St Mary’s is the largest of the islands, but it measures only two and a half by one and three quarter miles. If you travel inland on any of the winding roads, it is possible to find working farmland and wooded valleys where, uniquely for Scilly, you might forget that you are so close to the sea.
On St Mary’s you’ll find nature trails, coastal paths, heaths, wetlands, dunes and headlands. Like the roads, many of the buildings scattered about St Mary’s date from Medieval or earlier times. In the summer, coach, bus and car tours explore these roads, as do guided walks. Bird watching is also very popular during our mild autumns.
Hugh Town is Scilly’s largest settlement, as well as its commercial and administrative centre. Most of its granite buildings are built low and close together to protect them from winter’s gales and salt spray. The town has a mix of small shops, restaurants, cafés and pubs, and is an ideal holiday base. St. Mary’s also hosts the airport where the majority of aircraft to Scilly lands. The Scillonian ferry service also docks at St. Mary’s from April to October at the Quay, the main harbour and fishing port.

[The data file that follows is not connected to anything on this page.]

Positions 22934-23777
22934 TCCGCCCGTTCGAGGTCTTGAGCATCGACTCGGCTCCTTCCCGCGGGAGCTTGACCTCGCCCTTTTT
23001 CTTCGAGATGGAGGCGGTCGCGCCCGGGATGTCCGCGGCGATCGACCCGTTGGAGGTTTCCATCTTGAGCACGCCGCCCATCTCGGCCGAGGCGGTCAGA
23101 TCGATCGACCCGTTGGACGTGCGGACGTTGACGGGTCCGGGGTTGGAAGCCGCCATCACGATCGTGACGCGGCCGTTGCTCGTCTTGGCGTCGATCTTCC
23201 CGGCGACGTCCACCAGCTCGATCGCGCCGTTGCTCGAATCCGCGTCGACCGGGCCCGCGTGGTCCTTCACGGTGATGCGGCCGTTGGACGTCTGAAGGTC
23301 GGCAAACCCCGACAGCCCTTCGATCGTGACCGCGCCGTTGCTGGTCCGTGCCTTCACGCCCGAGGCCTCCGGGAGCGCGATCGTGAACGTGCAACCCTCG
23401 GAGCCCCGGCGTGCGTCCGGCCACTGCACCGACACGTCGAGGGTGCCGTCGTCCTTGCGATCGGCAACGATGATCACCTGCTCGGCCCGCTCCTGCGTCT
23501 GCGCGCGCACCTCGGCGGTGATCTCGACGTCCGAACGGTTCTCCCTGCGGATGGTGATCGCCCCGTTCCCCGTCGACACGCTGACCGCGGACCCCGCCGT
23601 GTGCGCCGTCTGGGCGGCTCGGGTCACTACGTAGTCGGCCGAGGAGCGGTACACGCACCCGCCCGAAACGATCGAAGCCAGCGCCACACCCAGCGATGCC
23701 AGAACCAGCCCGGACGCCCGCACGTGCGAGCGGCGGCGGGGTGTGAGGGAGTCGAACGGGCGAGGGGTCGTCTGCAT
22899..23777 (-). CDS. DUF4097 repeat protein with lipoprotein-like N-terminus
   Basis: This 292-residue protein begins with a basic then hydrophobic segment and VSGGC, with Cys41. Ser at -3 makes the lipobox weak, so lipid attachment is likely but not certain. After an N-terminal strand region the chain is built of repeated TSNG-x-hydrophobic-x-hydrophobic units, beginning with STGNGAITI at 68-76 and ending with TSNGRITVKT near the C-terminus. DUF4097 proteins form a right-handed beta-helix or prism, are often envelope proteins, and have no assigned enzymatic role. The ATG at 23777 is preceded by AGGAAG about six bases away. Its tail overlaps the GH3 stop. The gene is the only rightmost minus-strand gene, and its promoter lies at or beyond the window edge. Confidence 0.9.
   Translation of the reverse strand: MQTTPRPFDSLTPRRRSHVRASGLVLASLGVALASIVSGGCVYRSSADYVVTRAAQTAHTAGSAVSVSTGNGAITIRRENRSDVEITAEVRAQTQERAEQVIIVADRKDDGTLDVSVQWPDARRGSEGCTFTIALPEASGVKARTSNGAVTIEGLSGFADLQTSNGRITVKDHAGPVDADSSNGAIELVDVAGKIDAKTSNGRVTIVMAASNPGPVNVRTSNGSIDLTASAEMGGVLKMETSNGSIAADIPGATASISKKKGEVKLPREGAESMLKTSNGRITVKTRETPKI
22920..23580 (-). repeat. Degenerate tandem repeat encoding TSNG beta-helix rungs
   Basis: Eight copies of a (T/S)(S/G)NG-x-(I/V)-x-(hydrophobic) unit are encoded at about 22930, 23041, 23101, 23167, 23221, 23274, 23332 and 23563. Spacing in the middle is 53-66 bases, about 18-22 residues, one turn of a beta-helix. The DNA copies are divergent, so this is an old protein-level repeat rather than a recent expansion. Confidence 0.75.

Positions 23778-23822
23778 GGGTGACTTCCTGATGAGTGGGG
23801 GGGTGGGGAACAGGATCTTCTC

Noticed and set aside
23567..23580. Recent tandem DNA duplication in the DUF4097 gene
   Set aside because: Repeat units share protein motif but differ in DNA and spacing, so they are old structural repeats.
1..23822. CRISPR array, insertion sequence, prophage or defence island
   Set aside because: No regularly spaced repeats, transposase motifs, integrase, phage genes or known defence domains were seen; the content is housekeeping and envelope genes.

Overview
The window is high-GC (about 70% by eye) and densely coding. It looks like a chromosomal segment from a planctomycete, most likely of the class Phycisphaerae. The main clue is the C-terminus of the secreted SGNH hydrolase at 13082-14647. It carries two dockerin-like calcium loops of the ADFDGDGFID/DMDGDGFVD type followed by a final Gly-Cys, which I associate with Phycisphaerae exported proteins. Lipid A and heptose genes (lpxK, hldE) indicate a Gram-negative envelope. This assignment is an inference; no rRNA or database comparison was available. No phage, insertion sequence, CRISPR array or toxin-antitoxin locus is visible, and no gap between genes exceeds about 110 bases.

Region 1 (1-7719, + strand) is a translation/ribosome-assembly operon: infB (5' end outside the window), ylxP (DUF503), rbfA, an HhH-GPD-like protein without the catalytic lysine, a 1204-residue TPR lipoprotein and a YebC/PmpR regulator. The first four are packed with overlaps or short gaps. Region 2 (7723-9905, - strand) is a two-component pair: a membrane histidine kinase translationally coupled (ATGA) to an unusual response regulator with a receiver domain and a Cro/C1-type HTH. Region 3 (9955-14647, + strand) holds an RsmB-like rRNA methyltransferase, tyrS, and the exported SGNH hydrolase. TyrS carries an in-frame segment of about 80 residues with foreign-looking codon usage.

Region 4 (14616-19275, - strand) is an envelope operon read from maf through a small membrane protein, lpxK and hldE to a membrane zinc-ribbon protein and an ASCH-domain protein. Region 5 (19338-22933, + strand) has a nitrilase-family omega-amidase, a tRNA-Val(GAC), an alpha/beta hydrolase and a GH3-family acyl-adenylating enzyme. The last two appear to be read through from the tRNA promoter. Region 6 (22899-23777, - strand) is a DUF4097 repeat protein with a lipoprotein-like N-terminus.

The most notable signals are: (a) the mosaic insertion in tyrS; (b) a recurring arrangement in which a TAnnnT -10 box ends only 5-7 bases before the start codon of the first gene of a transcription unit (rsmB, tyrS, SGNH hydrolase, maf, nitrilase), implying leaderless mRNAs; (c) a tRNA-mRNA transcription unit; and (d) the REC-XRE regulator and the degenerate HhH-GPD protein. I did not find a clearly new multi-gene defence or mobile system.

Windsurfing, sailing, fishing and scuba diving are all perfectly suited to the clear blue seas around St Mary’s. Scilly’s most popular sport, gig-rowing, can be watched throughout the summer. The St Mary’s Gig Club website has information about all things gig related. Scilly also hosts the annual World Pilot Gig Championships during early May!